This article appeared online at on Monday, May 22, 2017:

During a conference call that followed the official announcement on Monday that Ford’s CEO Mark Fields was going to retire — his position to be taken by the head of Ford’s autonomous vehicle division — the company’s executive chairman, Bill Ford, said, “This is a time of unprecedented change. And time of great change, in my mind, requires a transformational leader. And thankfully we have that in Jim.”

That would be James “Jim” Hackett, who has run Ford Smart Mobility since it was established in March of last year. Hackett’s job then was to “design, build, grow and invest in new mobility services … as Ford expands its business model to be both an auto and a mobility company.” His job now is to continue that transformation across the entire company.

Most observers made much of the unhappy online annual meeting just 10 days earlier during which investors expressed frustration not only over the company’s stock performance — down 40 percent over the last three years — but also concerns that the company was falling behind in the race to produce AVs (autonomous vehicles) and EVs (electrified vehicles). Ford is at least three years behind its competitors in developing fully operational AVs, with the company estimating its AVs will first be available for sale in 2020. General Motors, Tesla, and Google (yes, Google) are all ahead of Ford, with Tesla bringing to market its fully-functioning self-driving automobile later this year.

Google has teamed up, through its Waymo subsidiary, with Lyft in its efforts to birth an AV not much later. As a Lyft spokesman explained: “Waymo holds today’s best self-driving technology, and collaborating with them will accelerate our shared vision of improving lives with the world’s best transportation.” The operative term is improving lives, as present vehicle owners and drivers will discover just how much AVs are likely to change their lives.

Journalist Mish Shedlock has been following the AV revolution closely, and he says that the “disruption will be massive.” Benedict Evans, who works for a venture capital firm in Silicon Valley that invests in technology companies, wrote 13 pages on just how massive the coming disruption will be. The AV revolution, he says, will “completely remake the car industry and its suppliers, as well as parts of the tech industry.”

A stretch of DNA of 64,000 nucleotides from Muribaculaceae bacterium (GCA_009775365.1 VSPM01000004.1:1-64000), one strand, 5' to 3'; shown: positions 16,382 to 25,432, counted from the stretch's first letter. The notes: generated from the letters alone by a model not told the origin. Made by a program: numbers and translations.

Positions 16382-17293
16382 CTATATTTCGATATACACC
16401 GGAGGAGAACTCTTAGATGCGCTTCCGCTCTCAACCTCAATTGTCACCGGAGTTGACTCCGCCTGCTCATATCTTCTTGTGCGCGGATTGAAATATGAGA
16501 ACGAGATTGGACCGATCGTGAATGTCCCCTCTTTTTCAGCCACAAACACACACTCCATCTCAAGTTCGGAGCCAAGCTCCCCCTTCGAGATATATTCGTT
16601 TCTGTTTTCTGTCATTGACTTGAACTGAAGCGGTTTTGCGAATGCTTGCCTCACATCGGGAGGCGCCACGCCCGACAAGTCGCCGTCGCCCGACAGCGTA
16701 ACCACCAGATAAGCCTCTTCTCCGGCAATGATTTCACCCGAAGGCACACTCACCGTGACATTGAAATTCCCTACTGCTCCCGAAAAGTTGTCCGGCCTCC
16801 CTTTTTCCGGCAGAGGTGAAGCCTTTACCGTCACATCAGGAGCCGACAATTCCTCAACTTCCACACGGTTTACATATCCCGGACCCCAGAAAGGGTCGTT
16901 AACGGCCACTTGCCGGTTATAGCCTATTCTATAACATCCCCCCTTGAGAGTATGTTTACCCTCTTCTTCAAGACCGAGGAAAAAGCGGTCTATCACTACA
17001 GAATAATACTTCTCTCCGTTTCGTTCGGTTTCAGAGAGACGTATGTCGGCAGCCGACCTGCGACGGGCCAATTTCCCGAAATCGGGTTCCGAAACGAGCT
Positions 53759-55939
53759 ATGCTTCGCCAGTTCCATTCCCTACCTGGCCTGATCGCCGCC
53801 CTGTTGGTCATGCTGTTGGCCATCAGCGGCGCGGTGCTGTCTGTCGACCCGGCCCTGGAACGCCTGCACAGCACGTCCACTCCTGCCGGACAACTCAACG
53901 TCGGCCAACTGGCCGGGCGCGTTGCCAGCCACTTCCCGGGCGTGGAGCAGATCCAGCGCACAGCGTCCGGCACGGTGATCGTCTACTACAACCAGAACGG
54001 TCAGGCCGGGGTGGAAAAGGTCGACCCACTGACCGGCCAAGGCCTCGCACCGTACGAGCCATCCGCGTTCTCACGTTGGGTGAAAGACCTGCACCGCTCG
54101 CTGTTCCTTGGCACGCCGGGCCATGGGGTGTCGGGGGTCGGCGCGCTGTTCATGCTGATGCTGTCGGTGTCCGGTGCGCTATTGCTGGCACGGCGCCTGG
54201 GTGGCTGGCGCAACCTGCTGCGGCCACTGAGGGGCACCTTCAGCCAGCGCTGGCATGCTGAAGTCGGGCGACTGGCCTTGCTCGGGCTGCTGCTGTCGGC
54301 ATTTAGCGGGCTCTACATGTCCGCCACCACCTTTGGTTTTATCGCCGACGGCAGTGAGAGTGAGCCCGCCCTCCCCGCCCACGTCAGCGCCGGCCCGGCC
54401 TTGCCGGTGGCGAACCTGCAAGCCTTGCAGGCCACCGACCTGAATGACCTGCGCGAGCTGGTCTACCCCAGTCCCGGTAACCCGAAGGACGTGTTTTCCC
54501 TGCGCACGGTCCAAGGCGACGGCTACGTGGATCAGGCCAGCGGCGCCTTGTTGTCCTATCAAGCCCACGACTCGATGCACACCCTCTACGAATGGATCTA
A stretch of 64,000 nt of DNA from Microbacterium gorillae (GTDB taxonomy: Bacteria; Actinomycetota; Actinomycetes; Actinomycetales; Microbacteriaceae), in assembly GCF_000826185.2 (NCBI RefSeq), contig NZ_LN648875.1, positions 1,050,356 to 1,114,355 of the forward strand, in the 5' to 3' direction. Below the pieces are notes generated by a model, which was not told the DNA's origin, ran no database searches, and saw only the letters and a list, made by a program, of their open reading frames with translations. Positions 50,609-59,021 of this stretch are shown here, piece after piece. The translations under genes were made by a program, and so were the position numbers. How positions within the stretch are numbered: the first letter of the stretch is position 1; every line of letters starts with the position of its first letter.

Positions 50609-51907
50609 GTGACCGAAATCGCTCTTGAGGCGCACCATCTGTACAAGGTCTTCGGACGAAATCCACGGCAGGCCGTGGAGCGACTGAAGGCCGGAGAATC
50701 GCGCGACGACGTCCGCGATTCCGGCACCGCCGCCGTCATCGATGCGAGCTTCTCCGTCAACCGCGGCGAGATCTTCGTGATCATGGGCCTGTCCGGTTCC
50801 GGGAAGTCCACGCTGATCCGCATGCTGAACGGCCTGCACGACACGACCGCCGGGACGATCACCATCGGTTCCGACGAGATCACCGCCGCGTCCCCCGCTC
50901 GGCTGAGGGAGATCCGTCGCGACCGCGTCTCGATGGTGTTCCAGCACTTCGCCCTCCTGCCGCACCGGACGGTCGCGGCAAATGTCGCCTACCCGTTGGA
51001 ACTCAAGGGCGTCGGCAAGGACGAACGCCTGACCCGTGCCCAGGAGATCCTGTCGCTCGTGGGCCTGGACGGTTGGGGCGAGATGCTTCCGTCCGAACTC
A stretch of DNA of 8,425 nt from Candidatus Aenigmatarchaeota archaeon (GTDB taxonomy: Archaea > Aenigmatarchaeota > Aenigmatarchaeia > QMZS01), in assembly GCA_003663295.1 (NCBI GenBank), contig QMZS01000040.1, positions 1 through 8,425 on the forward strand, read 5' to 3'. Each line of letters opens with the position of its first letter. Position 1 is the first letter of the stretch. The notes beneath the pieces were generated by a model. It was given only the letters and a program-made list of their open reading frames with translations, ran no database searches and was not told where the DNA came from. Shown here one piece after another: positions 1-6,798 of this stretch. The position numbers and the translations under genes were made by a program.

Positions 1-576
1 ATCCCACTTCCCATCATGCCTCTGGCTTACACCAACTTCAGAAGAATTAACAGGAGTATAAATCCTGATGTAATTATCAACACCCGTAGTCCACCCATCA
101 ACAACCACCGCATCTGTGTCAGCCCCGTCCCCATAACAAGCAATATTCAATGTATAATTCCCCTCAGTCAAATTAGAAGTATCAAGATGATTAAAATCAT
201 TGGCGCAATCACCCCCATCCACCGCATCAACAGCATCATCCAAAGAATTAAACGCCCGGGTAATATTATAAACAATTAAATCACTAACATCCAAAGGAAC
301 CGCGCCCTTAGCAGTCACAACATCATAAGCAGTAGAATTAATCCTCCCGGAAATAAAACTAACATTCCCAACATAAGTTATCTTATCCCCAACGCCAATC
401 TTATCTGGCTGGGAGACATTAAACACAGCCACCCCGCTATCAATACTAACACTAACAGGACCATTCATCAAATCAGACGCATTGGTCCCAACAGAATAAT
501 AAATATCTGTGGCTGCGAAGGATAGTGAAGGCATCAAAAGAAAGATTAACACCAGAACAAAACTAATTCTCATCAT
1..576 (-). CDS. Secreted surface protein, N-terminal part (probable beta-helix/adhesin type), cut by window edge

First will be the of millions of lives lost in car crashes worldwide. More than a million are killed each year in those crashes, and those who survive are often maimed for life, running up billions in medical care. Evans says that these deaths and injuries, thanks to the coming technology that’s just over the next hill, “will go away.”

This will transform the insurance industry, as companies will not only see their claims diminish but along with it the profitability of selling single policies to vehicle owners. Instead they will be issuing blanket liability insurance policies to dealers, manufacturers, and app companies such as Uber and Lyft.

It will also transform the auto repair business. As AVs become simpler (no longer being powered by internal combustion engines) they will last longer and require less maintenance. They will also be lighter, as almost 125 pounds in each new vehicle is related to various safety measures mandated by the government. Those add about $1,100 to the price of each vehicle. This means the road and highway maintenance costs will likely fall along with insurance.